118 Main Street, Montpelier 223-3188
A pet project of Executive Chef Tom Bivins, the menu showcases nearly 20 choices from across the Mediterranean, most in the four dollar range. I was most excited to try the Pato y Espinacas con Mole. The tiny empanadas filled with duck and spinach burst with earthy flavor, but it was the nutty red mole that defined the fried treats.
The rustic gnocchi (pictured) were among the softest, most delicately cheesy I've ever tasted, with delightful leaves of spinach and sage mixed throughout the dough. With just a bit of butter and grated parmesan to dress them up, the ricotta dumplings were still stunning. I just wish there were more. Though only $3.95, I still found the plate, which contained just five, disappointingly skimpy.
At $2.95, the two slices of goat cheese galette was a better value. The cheese was sharp and had a light, bracing freshness, amped up by a drizzle of balsamic vinegar. It was further complimented by a dollop of sweet red onion jam. Moroccan briouats were quite different from the phyllo pies I know as brewats. The lamb-filled dish that I make is spiced with curry and cumin. This one had shrimp and scallops. Instead of aromatic, it was sweet, with Muhamarra red pepper sauce the dominant flavor.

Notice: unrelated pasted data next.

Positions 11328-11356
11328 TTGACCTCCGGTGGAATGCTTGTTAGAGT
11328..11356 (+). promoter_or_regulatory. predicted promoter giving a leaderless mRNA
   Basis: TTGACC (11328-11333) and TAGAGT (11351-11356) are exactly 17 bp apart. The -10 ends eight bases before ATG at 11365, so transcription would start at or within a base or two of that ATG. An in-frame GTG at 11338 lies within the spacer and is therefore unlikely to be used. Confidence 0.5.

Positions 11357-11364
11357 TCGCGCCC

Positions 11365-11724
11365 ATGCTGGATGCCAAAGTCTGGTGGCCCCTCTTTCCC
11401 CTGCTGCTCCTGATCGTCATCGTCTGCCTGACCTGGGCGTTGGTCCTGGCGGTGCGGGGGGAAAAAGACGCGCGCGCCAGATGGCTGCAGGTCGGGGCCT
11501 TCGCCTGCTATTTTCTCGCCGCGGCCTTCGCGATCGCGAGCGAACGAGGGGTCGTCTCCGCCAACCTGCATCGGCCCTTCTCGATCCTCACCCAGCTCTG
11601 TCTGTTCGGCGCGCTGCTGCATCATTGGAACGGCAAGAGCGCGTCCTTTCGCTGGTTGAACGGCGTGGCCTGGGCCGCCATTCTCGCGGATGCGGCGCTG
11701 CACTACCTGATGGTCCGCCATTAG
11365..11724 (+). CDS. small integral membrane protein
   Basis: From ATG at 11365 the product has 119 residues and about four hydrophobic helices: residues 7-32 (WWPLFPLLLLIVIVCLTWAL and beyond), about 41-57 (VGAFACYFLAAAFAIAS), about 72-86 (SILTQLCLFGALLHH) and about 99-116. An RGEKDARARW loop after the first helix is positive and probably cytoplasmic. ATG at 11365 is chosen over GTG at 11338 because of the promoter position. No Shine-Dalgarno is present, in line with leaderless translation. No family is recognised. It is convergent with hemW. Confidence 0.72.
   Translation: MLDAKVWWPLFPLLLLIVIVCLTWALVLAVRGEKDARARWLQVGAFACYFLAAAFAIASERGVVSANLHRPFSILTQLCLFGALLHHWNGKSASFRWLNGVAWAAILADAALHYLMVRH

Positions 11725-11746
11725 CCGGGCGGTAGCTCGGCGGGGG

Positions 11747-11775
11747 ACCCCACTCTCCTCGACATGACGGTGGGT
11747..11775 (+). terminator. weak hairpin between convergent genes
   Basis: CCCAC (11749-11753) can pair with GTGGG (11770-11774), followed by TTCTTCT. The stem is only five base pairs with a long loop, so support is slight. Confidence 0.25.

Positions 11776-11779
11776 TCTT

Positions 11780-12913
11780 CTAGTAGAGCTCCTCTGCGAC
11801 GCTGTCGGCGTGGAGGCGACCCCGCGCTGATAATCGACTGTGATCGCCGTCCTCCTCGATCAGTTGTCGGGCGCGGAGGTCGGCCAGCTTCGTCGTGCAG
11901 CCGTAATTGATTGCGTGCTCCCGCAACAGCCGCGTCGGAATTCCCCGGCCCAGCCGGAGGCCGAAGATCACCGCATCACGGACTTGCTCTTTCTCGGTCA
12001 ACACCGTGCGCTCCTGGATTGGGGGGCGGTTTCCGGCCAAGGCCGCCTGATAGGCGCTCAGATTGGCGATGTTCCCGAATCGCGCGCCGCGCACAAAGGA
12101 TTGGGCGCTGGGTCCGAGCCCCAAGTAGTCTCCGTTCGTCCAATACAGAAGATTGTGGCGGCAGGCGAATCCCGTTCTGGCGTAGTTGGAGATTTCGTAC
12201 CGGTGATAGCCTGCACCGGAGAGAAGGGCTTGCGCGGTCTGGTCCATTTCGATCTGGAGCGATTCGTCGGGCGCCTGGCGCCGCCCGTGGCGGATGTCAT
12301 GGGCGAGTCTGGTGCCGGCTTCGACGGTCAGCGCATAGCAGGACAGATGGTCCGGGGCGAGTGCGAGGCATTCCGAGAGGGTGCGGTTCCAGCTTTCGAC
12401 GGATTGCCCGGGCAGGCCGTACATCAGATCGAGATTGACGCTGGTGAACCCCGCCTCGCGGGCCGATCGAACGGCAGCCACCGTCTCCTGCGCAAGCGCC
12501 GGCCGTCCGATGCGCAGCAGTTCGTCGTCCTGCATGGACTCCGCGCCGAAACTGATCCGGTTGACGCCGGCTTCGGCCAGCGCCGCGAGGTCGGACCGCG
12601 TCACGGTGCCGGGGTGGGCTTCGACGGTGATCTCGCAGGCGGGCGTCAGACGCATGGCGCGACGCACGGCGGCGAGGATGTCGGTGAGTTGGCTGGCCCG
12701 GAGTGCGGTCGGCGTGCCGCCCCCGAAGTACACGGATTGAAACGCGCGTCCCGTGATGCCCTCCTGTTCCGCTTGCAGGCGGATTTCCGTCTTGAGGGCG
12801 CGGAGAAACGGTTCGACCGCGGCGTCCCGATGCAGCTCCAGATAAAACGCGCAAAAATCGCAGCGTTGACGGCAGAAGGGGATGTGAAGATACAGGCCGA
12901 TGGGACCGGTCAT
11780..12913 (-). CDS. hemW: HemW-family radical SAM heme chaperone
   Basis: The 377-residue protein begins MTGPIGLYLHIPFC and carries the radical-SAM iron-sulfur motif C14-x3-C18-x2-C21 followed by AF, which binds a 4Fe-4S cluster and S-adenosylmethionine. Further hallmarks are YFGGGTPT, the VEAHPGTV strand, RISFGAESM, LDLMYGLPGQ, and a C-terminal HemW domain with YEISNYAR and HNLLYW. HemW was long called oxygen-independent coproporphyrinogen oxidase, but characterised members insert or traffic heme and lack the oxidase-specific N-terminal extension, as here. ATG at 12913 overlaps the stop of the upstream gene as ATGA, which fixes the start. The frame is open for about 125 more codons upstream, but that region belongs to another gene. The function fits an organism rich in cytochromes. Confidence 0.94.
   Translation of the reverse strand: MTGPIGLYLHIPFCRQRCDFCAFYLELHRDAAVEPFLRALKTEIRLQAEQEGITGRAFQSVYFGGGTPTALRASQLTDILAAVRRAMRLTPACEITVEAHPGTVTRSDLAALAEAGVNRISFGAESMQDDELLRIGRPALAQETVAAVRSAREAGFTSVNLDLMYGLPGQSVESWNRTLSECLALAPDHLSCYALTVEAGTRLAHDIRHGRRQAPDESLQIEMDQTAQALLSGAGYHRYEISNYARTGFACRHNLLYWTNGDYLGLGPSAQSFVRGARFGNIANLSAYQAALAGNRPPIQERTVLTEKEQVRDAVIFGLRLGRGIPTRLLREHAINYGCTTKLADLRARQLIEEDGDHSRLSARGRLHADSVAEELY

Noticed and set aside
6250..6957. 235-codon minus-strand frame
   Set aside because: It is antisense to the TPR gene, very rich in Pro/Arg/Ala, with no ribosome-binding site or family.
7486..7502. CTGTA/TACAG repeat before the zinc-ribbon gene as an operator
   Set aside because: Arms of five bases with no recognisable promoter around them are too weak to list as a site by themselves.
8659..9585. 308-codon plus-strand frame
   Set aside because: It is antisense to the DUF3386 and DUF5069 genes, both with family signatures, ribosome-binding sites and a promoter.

A plate of Serrano ham, prosciutto, Parmesan-Reggiano and addictively smooth manchego was complimented by a sticky sweet fruit moutarde and a sword of grilled bread. The tahini that came with a pillowy plate of lamb domas (dolmades) was stunningly creamy, with just the right touch of acid.
I finished the meal with a trip west of the Mediterranean, for warm chocolate cake. The slightly molten center was mixed with freshly made vanilla ice cream, but it was caramelized banana slices that stole the show, ending my exotic dinner in the tropics.